However, for oil and gas companies to fully leverage the benefits of AR and VR, enough data—and enough of the right kind of data— must be in place. For instance, companies are just beginning to leverage digital twins of their assets. According to Baker Hughes, a GE company (BHGE), a digital twin is a digital representation of physical parts, assets, processes or systems. Digital twins continuously collect data from sensors on the assets and apply analytics and self-learning AI to gain insights about its performance and operation, BHGE stated. As part of its partnership with Microsoft, Halliburton has implemented AR and VR capabilities for training and field operations and has incorporated these innovations into its DecisionSpace enterprise platform. Halliburton’s Yeleshwarapu said the effect is the ability of the worker to interact with a digital twin of a reservoir or of a wellhead, for example. “We have the platform and the unique ability to create an oil and gas digital twin,” Yeleshwarapu said. “Microsoft has the ability to provide the capability around AR and VR tools. You put that together with DecisionSpace Well Construction or DecisionSpace Production and you end up with an immersive way to interact with and understand the industry’s only true oil and gas digital twin.”

Schlumberger has implemented VR training systems for onboarding new employees who have no experience in the field and, more specifically, for its cementing downhole tool systems. Steve Uren, head of simulation at Schlumberger, said, “The training for the cementing downhole tool systems evolved from what was primarily a traditional classroom environment into a VR simulation of the actual working environment of the system. “We redesigned the entire program with some prework requirements. Once the employees arrive at the learning center, they engage in daily activities in the VR environment,” he said. “We basically removed all of the traditional classroom activities.”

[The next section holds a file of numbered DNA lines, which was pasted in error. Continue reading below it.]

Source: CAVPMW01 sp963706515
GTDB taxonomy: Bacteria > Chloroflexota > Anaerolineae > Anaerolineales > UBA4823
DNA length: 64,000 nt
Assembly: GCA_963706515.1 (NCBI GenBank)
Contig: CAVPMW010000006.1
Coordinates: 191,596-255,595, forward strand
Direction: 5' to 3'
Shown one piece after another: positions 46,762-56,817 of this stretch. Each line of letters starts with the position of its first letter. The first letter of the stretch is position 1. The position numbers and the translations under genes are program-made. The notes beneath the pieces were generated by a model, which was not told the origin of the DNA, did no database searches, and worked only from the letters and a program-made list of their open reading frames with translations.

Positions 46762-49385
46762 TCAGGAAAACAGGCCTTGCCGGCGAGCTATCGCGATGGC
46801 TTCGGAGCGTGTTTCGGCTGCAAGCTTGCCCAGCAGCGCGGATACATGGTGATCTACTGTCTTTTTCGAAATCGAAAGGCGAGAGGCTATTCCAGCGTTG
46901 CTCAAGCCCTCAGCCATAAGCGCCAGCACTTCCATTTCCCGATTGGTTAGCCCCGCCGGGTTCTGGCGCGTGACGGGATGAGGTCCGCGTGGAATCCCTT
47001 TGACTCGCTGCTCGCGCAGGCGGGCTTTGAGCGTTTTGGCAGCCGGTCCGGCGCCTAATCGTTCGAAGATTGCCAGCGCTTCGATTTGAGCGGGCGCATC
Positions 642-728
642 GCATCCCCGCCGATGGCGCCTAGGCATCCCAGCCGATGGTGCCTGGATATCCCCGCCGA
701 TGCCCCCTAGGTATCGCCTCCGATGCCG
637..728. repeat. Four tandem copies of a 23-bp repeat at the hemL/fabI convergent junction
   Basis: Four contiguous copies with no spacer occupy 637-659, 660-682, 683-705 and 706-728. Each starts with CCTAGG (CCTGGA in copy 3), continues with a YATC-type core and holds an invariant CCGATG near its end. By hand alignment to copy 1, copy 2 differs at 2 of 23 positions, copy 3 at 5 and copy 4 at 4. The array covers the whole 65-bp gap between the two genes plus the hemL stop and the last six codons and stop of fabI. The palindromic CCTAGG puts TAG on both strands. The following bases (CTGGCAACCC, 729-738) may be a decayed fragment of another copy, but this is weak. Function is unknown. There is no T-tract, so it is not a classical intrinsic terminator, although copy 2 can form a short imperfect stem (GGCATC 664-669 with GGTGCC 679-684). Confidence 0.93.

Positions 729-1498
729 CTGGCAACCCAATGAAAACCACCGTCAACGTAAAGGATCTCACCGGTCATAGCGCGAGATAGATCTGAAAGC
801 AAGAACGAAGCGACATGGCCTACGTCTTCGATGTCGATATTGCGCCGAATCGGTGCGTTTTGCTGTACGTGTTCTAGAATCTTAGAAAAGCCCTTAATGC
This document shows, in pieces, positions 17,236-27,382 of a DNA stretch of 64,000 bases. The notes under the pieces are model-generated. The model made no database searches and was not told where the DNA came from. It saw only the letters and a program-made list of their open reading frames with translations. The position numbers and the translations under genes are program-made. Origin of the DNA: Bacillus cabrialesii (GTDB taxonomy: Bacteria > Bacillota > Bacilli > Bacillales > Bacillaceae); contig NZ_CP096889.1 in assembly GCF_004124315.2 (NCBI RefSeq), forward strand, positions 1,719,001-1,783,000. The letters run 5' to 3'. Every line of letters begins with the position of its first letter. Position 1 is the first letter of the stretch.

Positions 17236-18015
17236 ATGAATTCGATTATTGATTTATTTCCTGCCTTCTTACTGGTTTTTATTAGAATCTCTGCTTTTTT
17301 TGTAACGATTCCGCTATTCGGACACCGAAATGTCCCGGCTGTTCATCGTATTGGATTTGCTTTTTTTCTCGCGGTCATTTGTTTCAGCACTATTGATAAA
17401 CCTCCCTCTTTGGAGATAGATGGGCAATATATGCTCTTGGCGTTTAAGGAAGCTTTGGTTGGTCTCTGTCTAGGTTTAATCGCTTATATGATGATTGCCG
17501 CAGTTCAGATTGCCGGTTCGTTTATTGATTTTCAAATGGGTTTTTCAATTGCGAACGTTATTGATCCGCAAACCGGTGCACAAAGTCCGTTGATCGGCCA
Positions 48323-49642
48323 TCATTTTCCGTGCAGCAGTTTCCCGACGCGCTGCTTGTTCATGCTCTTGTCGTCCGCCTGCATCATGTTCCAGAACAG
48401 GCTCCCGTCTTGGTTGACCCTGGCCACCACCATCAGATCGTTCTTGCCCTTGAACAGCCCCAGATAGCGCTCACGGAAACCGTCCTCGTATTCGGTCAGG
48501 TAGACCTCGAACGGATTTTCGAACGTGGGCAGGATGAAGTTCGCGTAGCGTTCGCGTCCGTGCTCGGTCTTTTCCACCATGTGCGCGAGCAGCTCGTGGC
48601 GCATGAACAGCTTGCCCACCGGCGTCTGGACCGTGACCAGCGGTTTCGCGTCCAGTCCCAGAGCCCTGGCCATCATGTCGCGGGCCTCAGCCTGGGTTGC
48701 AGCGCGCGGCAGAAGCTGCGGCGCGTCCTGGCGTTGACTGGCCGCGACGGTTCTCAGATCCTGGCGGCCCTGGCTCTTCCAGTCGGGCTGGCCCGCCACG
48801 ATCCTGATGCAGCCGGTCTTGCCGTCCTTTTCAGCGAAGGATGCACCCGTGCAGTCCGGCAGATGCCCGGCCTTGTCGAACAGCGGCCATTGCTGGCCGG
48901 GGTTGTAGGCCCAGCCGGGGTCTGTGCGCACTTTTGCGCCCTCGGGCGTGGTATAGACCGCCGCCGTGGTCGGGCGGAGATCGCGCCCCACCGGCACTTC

The upgradable workforce

The leading case for many technological innovations in the oil and gas industry has been improvements in safety and efficiencies. Another component to the suite of advances, such as drones, robotics and AR/VR, are wearable technologies—physical devices worn by industry workers that augment their environments, monitor their functions and even track their movements.

BP has applied a variety of wearable technologies in its operations, particularly tagging devices that track employees for safety and to optimize worker performance. BP Technology Principal Blaine Tookey said such devices have been met with an overwhelmingly positive response where they have been implemented. “We’re moving into scale deployments in some facilities where [managers] are saying ‘This can really make a difference to our operations,’” Tookey said. “This is really impactful for their emergency and safety performance. But also they can see the value added in day-to-day operations around understanding how people move and how we can support them better.” He said companies typically rely on a worker to communicate physical or environmental problems they may be experiencing while on the job, which is a challenge wearable tracking devices potentially solve. “We’re leaving it up to them to report that they have an issue,” Tookey said. “People might be getting fatigued or they might be getting dehydrated, but now we’ve got the capabilities through wearables to monitor those key parameters and understand in advance whether their performance might be dropping off and call them up and tell them to take a break, tell them to get some water and even intervene in more problematic issues.”

As wearable devices become more commonplace and accepted in the industry, they could become a part of a worker’s usual personal protective equipment that all field or facility workers take out with them, Tookey said. “This opens up brand new opportunities—particularly in biometrics and streaming video, neither of which people don’t commonly use in a facility or as a wearable at the moment,” he said. “We’re also looking at exoskeletons, which are basically structures that you strap to yourself allowing for better endurance, safer lifting, safer holding and longer carrying.”

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Brian Walzel is an Associate Editor at E&P Hart Energy.

This article first appeared here in the April 2018 edition of HartEnergy’s E&P magazine; excerpts from the original article are reprinted with permission.